Nonprofit Board Composition
Posted: 9 Feb 2021 Last revised: 2 Jul 2021
Date Written: December 23, 2020
Nonprofit organizations that provide services and advocacy to low income and other vulnerable populations are some of the most important institutions in the country. Since President Lyndon Johnson declared a War on Poverty in 1964, nonprofit entities have been at the forefront of poverty alleviation. They have also been instrumental in assisting millions of people during the Covid-19 pandemic. Critically, many of these institutions developed with the expectation that they would include and empower the communities they serve in their anti-poverty efforts. The composition of the boards of directors is a critical point where this inclusive work can occur because boards direct the mission of the organizations. However, inclusiveness and community empowerment are elusive in most of these organizations. Yet, the law of fiduciary duties and nonprofit governance best practices do not provide sufficient guidance on how to compose boards to empower communities. And even as the for-profit sector is making waves by seizing on current important moments to debate the inclusion of employees and racial and ethnic minorities on corporate boards, nonprofit boards are largely left out of these board composition debates.
This Article addresses this critical gap in the literature and current debates. It introduces the concept of board capital, which originated from the for-profit management literature, but has gained a stronghold in the nonprofit boards literature, to provide guidance on how to compose boards of nonprofit organizations that serve vulnerable, often minority communities. Board capital comprises financial, social, and human capital and highlights the importance of having board directors who as a group, possess the skills, knowledge, and professional and personal experiences to not only provide legal and finance expertise, and funding, but also provide strategic advice informed by knowledge of the client population. The Article supports its normative assertions with the empirical example of the 9000+ boards of directors of public interest legal organizations (PILOs).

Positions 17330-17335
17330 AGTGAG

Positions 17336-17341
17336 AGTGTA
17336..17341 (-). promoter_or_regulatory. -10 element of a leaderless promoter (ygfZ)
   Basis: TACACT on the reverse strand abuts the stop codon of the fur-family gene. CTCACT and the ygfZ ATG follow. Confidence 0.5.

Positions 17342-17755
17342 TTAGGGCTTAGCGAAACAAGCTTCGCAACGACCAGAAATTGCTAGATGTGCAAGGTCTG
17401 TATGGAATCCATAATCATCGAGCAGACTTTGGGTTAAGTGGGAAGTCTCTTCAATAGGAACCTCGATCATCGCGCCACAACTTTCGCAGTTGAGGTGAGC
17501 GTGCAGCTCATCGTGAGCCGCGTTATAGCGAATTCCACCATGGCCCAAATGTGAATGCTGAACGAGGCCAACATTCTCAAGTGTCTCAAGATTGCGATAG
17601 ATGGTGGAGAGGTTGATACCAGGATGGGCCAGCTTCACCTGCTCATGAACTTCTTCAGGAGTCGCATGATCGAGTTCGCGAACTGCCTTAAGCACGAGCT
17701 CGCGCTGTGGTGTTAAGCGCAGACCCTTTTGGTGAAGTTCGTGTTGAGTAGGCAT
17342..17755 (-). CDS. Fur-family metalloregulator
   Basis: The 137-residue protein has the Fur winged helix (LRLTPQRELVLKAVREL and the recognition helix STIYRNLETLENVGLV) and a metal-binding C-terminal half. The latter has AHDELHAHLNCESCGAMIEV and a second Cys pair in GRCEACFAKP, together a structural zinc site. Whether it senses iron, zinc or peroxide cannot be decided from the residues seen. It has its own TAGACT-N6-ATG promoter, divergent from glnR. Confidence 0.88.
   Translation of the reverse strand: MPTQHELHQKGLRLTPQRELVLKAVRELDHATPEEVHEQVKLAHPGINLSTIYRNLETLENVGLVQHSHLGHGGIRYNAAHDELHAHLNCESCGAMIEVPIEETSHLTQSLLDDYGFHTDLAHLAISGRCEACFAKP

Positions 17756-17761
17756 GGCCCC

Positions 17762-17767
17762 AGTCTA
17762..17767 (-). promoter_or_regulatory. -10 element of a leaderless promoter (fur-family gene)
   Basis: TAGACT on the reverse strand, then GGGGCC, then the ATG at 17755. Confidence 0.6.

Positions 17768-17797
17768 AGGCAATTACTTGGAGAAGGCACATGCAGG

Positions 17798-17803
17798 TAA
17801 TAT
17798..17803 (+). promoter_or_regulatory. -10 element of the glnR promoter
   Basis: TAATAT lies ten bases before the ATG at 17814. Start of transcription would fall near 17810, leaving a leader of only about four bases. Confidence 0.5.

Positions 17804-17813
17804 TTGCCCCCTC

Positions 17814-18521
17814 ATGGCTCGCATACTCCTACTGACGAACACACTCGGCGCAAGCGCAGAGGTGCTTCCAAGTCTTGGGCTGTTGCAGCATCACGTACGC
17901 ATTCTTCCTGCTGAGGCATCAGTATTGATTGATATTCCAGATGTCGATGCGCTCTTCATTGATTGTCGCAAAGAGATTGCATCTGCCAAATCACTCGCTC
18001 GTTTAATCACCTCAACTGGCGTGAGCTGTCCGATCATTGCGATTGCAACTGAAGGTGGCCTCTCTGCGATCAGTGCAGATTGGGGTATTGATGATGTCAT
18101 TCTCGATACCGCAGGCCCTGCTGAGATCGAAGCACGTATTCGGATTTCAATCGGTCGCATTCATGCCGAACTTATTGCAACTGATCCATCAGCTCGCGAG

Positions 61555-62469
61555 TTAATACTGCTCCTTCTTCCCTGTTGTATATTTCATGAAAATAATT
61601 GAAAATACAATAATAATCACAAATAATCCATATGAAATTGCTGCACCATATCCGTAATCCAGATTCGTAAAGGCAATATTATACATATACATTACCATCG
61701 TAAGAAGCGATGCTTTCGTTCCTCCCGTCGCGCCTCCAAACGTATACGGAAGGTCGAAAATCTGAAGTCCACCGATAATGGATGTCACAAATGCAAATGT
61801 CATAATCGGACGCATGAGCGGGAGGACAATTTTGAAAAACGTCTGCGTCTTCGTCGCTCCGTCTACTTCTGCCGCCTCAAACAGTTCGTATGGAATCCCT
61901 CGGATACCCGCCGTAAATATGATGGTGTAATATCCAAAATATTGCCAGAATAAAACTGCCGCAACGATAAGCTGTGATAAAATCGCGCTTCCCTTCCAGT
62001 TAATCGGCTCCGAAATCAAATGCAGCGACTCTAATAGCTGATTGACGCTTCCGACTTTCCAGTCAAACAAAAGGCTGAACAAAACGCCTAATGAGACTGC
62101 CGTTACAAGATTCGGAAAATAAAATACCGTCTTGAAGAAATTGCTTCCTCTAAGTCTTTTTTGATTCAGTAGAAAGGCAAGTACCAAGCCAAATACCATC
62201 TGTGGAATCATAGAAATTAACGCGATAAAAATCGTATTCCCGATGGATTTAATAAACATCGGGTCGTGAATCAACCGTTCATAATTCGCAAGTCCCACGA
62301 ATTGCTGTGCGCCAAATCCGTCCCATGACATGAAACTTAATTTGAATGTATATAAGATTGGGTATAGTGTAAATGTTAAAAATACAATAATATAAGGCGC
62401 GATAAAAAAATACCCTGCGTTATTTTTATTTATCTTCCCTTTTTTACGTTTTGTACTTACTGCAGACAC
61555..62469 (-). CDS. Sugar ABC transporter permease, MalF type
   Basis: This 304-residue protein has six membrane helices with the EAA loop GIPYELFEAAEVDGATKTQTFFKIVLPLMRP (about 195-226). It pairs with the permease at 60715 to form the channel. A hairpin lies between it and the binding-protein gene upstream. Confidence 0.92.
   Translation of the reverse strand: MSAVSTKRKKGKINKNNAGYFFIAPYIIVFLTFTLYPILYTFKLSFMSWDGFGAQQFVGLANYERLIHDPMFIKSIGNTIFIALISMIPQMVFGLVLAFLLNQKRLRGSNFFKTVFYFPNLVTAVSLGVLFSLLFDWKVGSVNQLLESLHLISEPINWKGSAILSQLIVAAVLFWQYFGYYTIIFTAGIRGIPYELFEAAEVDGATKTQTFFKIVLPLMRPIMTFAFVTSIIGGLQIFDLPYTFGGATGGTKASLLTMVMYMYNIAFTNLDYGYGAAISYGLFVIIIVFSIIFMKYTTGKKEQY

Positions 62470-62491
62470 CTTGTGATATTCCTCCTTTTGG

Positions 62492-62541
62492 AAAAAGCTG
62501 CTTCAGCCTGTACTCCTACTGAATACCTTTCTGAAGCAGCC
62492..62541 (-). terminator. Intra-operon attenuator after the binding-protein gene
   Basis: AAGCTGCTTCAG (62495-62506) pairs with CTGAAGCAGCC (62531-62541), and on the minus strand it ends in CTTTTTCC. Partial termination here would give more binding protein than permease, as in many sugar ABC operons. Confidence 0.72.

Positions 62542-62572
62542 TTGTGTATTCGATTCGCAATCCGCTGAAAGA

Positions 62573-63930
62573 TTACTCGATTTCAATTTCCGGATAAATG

Empirical findings show that boards in these legal nonprofit organizations are largely assembled to focus on legal expertise and fundraising at the expense of social capital affinity with communities served, and human capital skills and characteristics to understand the needs of the client population and be racially and ethnically diverse. This misplaced emphasis may be undercutting the organizations’ and other nonprofits’ abilities to serve their stated mission effectively. The mechanism for this misplaced emphasis is that a majority of the boards comprise law firm and corporate lawyers who can be far removed from the legal and social issues the organizations represent. In other nonprofit organizations, the mechanism is often having a large number of individuals from the business sector. Board members are more likely to hew to their own expertise and abilities to raise financial capital. Boards of directors also tend to replicate themselves, which undermines human capital knowledge of the client population and racial and ethnic diversity. The Article makes suggestions for increasing human capital, particularly expertise on the client population and racial diversity on nonprofit boards and addresses board capital implications for for-profit boards.
Keywords: nonprofit organizations, boards of directors
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